When she was assigned a group research project in her class on Ethical and Legal Issues in Student Personnel, Annaliese Bullock embraced the undertaking.
She and six other students spent months investigating how on-campus cultural centers — like UCF’s Multicultural Student Center — can impact marginalized students’ sense of belonging. The work paid off, as the team (Nicole Vance ’21MA, Vasily Yurin ’14 ’18MA, Kelly Gill ’16 ’21MA, Patrick Rowe ’21MA, Hannah Ward ’21MA, Jessica Coons ’21MA, and Bullock) discovered that cultural centers can improve students’ sense of community, lead to positive perceptions of academic ability and produce other outcomes much-needed on any campus. They saw their research accepted for publication in the College Student Affairs Journal this past October. It was a year-long effort with the help of College of Community Innovation and Education Assistant Professor Amanda Wilkerson and public affairs doctoral student Rebecca Entress.
The experience gave Bullock a new perspective on her goal: helping students stay in college and make the most of their education.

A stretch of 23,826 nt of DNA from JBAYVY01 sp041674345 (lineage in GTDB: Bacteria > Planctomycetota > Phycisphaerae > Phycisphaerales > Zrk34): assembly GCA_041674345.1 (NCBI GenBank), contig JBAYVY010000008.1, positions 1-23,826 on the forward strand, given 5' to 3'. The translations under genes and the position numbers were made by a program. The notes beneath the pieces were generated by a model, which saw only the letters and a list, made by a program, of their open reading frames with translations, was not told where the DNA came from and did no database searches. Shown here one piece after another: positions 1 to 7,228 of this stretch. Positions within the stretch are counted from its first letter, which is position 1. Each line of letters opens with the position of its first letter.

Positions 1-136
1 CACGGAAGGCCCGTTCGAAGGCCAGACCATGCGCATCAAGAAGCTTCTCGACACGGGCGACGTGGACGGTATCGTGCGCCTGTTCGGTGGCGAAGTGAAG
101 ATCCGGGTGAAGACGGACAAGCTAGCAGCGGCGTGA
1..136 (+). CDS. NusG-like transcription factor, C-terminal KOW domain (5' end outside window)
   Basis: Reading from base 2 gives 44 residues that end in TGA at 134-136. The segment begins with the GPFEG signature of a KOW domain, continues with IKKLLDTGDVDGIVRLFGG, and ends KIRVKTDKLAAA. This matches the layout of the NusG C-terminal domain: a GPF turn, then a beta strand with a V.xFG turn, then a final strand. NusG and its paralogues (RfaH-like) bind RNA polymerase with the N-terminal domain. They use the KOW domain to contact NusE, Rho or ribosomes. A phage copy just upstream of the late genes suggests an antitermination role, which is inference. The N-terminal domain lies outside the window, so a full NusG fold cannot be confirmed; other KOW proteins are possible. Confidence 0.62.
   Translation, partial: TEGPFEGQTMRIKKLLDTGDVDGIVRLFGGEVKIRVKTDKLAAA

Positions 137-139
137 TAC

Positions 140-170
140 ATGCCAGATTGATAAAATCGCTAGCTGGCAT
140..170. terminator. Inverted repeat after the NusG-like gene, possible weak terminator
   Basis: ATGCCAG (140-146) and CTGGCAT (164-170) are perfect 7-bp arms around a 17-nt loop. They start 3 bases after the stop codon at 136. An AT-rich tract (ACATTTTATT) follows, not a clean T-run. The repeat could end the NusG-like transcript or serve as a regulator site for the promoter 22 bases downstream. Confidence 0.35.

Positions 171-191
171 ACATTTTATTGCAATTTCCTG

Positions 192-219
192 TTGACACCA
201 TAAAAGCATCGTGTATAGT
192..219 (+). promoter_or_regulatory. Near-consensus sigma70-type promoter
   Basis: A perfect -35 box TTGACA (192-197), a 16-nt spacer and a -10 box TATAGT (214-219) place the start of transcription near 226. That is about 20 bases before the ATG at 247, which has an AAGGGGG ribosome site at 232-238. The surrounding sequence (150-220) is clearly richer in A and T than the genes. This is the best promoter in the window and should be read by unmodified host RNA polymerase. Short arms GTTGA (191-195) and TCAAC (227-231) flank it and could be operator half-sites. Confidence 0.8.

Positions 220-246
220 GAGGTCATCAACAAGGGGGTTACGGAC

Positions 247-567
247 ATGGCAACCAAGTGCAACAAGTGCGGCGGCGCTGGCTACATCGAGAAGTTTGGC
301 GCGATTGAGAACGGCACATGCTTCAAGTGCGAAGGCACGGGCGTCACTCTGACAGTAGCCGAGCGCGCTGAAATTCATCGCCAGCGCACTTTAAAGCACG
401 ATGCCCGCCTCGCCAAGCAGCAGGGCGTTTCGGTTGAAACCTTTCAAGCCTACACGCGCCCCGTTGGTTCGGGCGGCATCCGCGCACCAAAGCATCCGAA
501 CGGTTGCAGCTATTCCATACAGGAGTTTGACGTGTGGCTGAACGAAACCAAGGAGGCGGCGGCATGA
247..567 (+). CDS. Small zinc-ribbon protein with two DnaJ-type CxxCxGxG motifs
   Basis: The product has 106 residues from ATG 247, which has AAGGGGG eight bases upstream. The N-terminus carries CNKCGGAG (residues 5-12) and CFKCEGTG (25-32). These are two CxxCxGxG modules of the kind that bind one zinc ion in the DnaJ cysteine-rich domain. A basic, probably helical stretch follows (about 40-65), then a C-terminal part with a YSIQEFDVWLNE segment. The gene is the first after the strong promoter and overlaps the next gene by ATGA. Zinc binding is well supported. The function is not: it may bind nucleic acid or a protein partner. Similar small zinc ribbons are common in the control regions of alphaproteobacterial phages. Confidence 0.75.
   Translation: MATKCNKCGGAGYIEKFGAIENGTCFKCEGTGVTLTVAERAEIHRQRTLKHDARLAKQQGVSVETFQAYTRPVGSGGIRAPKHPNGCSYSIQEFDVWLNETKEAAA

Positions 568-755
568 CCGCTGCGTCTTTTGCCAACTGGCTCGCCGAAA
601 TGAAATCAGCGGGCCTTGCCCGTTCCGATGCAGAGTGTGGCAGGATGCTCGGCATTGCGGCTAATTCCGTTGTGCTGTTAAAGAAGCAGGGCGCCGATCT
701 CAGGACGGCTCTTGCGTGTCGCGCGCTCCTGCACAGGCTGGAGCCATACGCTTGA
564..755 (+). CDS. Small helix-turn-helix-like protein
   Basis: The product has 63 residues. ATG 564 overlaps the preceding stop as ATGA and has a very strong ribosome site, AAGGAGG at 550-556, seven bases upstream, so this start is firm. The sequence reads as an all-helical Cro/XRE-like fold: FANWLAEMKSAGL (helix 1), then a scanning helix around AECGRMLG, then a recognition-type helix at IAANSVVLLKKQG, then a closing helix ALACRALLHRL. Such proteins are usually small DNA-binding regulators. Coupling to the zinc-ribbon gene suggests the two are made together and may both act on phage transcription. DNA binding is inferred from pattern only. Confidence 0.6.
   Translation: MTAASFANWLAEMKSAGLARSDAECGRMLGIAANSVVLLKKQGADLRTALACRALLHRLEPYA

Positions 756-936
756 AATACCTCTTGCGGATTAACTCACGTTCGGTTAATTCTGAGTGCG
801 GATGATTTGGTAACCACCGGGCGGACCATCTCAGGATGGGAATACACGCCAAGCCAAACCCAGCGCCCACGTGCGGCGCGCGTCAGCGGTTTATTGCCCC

Bullock says she has been influenced by educators as long as she can remember — starting with her father, a high school science teacher in Miami. She received a bachelor’s degree in English from UCF. Here, she gained confidence as a leader on the women’s water polo team. Then, after working as a volunteer water polo coach post-graduation, she decided to pursue her interest in educational leadership.
“As a coach, I loved being able to watch freshmen develop over the years,” she says. “It was so special to see people really find themselves, to see students grow.”
She also appreciated the opportunity to pursue graduate study under Wilkerson, with her extensive research experience in equity-based pedagogy and community partnerships. Bullocks remembers how they originally connected over many commonalities — and, to this day, Wilkerson remains a continual source of inspiration.
Bullock, who is originally from Miami, says the research she’s conducted during graduate school allowed her to focus on UCF’s role as a Hispanic-Serving Institution. “UCF is in a unique position to ensure higher education evolves beyond its historical limitations by expanding educational opportunities for, and improving the attainment of, Hispanic students,” she says.
In the future, Bullock hopes to continue aiding these efforts, making sure each student receives the support they need to make the most of their education.